9. They are merely singing to their players, easy to say something publicly and backtrack behind closed doors.
    Nothing more than smart business for these teams to say this publicly.

  10. Bottomline: There is too much money to be made on both sides……and even if there is a lockout/strike YOU KNOW eventually there will be a resolution. It’s not like the lockout will last forever because there is too much MONEY to be made… if these numbnuts have any sense they’ll figure a way to get this done without a lockout.

  11. if you were looking for solid business advice,who would you go to,woody or kraft?
    i’ll take my chances with krafty.
    i think kraft has this gamed out way into the future,that’s what successful people do.

  12. re: Marty says:
    October 16, 2010 10:59 AM
    Marty – Get your facts straight about revenue sharing before you spout off. I would hate for a casual football fan to accidentily think you knew what you were talking about.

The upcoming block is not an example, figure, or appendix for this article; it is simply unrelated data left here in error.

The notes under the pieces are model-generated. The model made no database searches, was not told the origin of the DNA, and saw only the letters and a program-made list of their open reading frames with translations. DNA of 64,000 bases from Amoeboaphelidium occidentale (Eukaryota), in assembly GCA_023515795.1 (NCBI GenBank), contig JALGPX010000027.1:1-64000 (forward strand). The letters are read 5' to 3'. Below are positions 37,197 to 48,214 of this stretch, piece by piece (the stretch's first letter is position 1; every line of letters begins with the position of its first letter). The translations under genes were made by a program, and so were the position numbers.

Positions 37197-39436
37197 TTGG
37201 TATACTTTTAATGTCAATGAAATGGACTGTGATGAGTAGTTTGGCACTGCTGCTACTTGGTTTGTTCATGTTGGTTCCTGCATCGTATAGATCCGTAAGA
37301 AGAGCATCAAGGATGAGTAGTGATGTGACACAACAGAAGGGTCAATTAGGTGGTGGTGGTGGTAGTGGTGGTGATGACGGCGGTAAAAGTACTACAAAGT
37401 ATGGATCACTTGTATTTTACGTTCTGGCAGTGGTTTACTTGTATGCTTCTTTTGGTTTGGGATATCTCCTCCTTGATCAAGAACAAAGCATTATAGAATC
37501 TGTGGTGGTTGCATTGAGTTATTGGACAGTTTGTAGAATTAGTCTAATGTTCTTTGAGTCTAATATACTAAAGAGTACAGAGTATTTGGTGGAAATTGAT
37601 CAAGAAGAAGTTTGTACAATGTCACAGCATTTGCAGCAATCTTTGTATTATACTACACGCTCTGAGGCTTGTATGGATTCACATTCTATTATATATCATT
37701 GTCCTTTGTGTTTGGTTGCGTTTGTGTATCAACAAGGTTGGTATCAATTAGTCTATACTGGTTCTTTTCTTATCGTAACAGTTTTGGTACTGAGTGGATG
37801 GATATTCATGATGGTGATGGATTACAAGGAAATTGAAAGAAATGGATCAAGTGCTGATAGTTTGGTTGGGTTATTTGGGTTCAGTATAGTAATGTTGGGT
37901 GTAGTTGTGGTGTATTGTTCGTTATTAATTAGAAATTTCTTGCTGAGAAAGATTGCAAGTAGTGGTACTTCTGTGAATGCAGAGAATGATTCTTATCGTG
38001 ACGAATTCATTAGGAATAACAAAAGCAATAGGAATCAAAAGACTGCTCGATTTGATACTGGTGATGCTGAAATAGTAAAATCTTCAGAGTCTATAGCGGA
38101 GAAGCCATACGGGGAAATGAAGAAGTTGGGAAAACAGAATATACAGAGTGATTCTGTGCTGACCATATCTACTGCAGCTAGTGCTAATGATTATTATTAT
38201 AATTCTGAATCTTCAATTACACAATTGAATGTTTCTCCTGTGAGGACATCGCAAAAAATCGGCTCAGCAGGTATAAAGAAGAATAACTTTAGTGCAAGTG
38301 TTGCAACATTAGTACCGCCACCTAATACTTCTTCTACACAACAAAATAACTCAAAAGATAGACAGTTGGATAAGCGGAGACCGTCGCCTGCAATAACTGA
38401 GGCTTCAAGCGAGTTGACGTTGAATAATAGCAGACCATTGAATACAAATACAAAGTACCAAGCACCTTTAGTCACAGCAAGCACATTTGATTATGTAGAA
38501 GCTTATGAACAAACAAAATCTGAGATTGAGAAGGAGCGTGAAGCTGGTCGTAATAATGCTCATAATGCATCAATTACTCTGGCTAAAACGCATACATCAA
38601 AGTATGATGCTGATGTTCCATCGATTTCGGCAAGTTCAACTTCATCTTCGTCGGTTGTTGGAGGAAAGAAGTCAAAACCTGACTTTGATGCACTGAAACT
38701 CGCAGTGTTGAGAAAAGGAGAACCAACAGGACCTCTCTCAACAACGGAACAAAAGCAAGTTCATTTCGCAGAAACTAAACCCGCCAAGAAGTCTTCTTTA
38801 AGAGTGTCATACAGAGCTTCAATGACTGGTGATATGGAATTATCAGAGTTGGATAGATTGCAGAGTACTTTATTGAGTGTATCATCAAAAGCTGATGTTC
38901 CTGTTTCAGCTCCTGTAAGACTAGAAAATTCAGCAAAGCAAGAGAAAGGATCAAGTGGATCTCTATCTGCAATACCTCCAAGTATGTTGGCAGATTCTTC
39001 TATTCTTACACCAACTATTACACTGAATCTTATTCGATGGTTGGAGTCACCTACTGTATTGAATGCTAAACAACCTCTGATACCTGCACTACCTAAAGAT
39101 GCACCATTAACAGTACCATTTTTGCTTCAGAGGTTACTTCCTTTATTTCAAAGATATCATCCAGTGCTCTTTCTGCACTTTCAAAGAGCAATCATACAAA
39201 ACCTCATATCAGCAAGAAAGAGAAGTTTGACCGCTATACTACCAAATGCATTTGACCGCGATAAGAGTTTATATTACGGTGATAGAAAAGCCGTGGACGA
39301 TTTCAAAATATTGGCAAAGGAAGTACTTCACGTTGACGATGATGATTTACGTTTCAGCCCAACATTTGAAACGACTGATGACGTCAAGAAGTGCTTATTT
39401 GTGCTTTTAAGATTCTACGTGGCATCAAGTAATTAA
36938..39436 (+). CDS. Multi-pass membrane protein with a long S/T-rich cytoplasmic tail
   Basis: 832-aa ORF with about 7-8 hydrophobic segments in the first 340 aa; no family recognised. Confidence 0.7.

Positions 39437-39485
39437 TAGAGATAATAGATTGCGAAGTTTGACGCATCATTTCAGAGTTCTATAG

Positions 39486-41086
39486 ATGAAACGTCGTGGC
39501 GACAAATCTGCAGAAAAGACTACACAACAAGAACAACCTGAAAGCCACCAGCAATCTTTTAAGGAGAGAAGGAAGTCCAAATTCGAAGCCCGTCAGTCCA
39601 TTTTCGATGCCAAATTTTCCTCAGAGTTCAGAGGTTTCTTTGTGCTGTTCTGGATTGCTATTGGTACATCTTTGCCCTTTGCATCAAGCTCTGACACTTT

Revenue sharing 101:
    About 2/3 of the NFL’s money comes from the TV deal. The players get about 2/3 of team revenue. So, more or less, the TV contract goes to pay the players. These contracts are typically for about 5 years, and every time they are renegotiated the price goes up. So do player’s salaries.
    The money from the TV contract is share and share alike – the Redskins, Cowboys, Bills, and Packers get identical checks. This money is key to the success of the smaller franchises. Without the TV contract money, there is simply no way on earth that Green Bay could ever field a competitive team.
    There are a lot of other sources for NFL money. NFL licensed jerseys, for example that Randy Moss jersey you put on your kid last Halloween when you dressed him up as a demon, result in license fees going to the NFL. This money is also equally shared.
    When the teams play, there is a “gate,” the money people pay for seats. This is in the neighborhood of about $2.5M per game. This money is split 60-40, with the visiting team getting 40% of the gate. Because of this teams like Jacksonville and Arizona just love it when the Packers or Cowboys come to play.
    The newer stadiums have large box seats which are leased to corporations. This money is not currently shared, which gives individual teams a big incentive to get a new stadium with fewer normal seats and more corporate seats.